Plus, the state has a huge backlog of foreclosures-to-be -- an inventory of highly troubled California mortgages averaging 190,000 in the year ended in April, according to ForeclosureRadar.

It's a good bet that many of these financially crippled households -- don't forget other families, too, not yet in the foreclosure legal process -- are enjoying mortgage-free living by skipping the house payments. Hate California, or not -- who can pass up that sort of bargain? So why leave ... until the banks finally act?

Whether my speculation of cause is on target -- or not -- one thing's for sure: the march from California has slowed.


California Law Said Unlikely to Avert Stockton Bankruptcy - Bloomberg

A California law in its first test at forestalling municipal bankruptcies is unlikely to prevent Stockton from becoming the largest U.S. city to seek protection from creditors, according to officials of two employee unions.

The agricultural center of 290,000 has been in talks on its debts with the unions and others even as Wells Fargo & Co. (WFC) seized control of a downtown building that Stockton bought with $40.8 million in bonds for a new city hall. The city missed a payment of $197,280 in April, according to a regulatory filing.

The law that took effect this year requires cities to pursue mediation or declare a fiscal emergency before seeking bankruptcy court protection. Two of the biggest U.S. municipal bankruptcies have been in California: Orange County, in 1994, and Vallejo, in 2008. Stockton’s City Council is to vote June 5 on authorizing a bankruptcy filing if the talks fail.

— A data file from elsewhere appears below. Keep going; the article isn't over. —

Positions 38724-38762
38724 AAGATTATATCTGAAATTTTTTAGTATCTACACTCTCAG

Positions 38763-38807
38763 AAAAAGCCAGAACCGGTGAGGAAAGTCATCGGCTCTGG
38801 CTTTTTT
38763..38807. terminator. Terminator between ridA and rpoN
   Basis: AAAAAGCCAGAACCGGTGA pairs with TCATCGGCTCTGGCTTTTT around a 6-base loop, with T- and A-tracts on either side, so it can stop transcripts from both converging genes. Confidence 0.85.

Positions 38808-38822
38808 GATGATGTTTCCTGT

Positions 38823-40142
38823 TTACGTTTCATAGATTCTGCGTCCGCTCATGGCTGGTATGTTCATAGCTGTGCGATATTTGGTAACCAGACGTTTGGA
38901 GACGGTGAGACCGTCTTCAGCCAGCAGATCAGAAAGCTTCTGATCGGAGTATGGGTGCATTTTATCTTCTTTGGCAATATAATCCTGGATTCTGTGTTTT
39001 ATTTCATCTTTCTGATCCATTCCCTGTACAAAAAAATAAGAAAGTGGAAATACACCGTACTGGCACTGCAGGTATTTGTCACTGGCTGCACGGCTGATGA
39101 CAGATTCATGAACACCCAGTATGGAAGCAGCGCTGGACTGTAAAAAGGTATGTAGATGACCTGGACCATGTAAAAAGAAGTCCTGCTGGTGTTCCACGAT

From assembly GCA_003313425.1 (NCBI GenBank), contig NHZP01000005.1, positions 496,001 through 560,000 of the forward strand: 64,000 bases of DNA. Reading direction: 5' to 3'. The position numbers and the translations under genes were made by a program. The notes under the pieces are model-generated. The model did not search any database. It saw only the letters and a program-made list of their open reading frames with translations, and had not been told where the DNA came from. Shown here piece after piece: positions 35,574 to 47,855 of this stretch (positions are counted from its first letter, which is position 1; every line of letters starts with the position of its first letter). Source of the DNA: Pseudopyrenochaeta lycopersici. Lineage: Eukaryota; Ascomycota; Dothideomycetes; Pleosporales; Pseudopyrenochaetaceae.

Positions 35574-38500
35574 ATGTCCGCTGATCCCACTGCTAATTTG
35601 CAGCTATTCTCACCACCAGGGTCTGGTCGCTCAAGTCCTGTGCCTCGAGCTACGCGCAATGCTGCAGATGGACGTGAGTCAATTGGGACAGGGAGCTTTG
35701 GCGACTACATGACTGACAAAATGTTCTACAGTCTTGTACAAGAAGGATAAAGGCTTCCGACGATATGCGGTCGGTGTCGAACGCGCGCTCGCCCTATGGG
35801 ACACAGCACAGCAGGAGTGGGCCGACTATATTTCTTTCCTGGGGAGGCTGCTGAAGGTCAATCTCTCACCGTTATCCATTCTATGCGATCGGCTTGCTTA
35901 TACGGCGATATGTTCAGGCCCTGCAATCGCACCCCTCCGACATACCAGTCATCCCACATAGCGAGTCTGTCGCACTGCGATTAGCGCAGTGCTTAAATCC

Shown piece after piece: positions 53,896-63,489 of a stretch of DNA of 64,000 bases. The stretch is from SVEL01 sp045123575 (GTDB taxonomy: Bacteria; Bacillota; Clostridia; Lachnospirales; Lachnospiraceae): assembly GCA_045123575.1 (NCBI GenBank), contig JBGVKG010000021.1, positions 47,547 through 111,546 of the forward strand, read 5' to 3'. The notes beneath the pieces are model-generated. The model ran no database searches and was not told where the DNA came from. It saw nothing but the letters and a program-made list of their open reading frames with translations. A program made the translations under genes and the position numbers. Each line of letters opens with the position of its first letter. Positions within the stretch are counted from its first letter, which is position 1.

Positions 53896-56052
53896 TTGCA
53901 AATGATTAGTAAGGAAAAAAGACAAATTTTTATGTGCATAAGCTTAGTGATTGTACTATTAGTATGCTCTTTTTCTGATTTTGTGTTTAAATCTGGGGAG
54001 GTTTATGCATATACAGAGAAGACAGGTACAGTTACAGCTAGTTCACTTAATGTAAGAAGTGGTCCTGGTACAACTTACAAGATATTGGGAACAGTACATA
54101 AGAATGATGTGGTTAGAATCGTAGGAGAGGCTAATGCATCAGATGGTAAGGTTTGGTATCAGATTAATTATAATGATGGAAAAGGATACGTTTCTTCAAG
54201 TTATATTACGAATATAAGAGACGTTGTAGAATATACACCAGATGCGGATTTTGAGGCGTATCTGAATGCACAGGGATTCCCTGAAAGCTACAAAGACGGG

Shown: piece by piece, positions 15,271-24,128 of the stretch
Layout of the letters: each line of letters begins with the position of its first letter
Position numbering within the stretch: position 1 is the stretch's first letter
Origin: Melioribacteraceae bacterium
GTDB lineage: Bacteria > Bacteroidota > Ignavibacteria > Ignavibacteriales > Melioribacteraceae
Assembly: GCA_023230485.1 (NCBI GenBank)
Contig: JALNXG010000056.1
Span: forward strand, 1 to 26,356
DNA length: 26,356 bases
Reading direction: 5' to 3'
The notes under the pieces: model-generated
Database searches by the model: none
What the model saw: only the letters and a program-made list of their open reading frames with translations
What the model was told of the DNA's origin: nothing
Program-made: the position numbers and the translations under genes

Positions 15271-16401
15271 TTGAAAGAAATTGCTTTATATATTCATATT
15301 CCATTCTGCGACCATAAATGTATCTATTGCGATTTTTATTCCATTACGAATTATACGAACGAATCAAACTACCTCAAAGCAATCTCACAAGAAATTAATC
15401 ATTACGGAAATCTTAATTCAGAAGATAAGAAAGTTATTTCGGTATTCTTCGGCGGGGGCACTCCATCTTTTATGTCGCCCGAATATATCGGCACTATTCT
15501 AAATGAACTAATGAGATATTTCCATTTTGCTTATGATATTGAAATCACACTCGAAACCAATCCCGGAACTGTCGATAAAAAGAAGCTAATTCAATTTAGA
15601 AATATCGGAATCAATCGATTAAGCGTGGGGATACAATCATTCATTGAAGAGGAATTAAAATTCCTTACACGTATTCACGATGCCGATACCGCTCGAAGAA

“I don’t see this as a bargaining tactic by the city,” Joseph Rose, the lawyer for the 385-member Stockton City Employees’ Association, said by telephone yesterday. “I do see bankruptcy as an inevitable fact of life in this process. It doesn’t have to do with tactical considerations by the city or anyone else.”

Stockton faces a $26 million deficit in the fiscal year that begins July 1. Negotiations with creditors are scheduled to end June 25, days before the deadline for reaching a balanced budget.

Bond Default

To conserve cash, the city defaulted this year on $2 million in bond payments on three downtown parking garages and the building designated as the new city hall. As a consequence, Wells Fargo took control of all four properties. Spokeswoman Elise Wilkinson didn’t respond to a phone call and an e-mail message yesterday seeking comment on the bank’s plans.

Standard & Poor’s yesterday lowered its underlying rating three levels to BB+, the first noninvestment level, from BBB+ on the Stockton Public Financing Authority’s 2005 senior-lien water revenue bonds and 2010 variable-rate water revenue bonds.

The farming and port city about 80 miles (130 kilometers) east of San Francisco is the center of a metropolitan area with a 15.5 percent unemployment rate in April. The U.S. Labor said today the national rate was 8.2 percent in May, up from 8.1 percent the previous month.

Communities and states across the U.S. face soaring costs for pensions and retiree health benefits even as revenue from sales and property taxes was depressed by the longest recession since the 1930s.

Shift in Responsibilities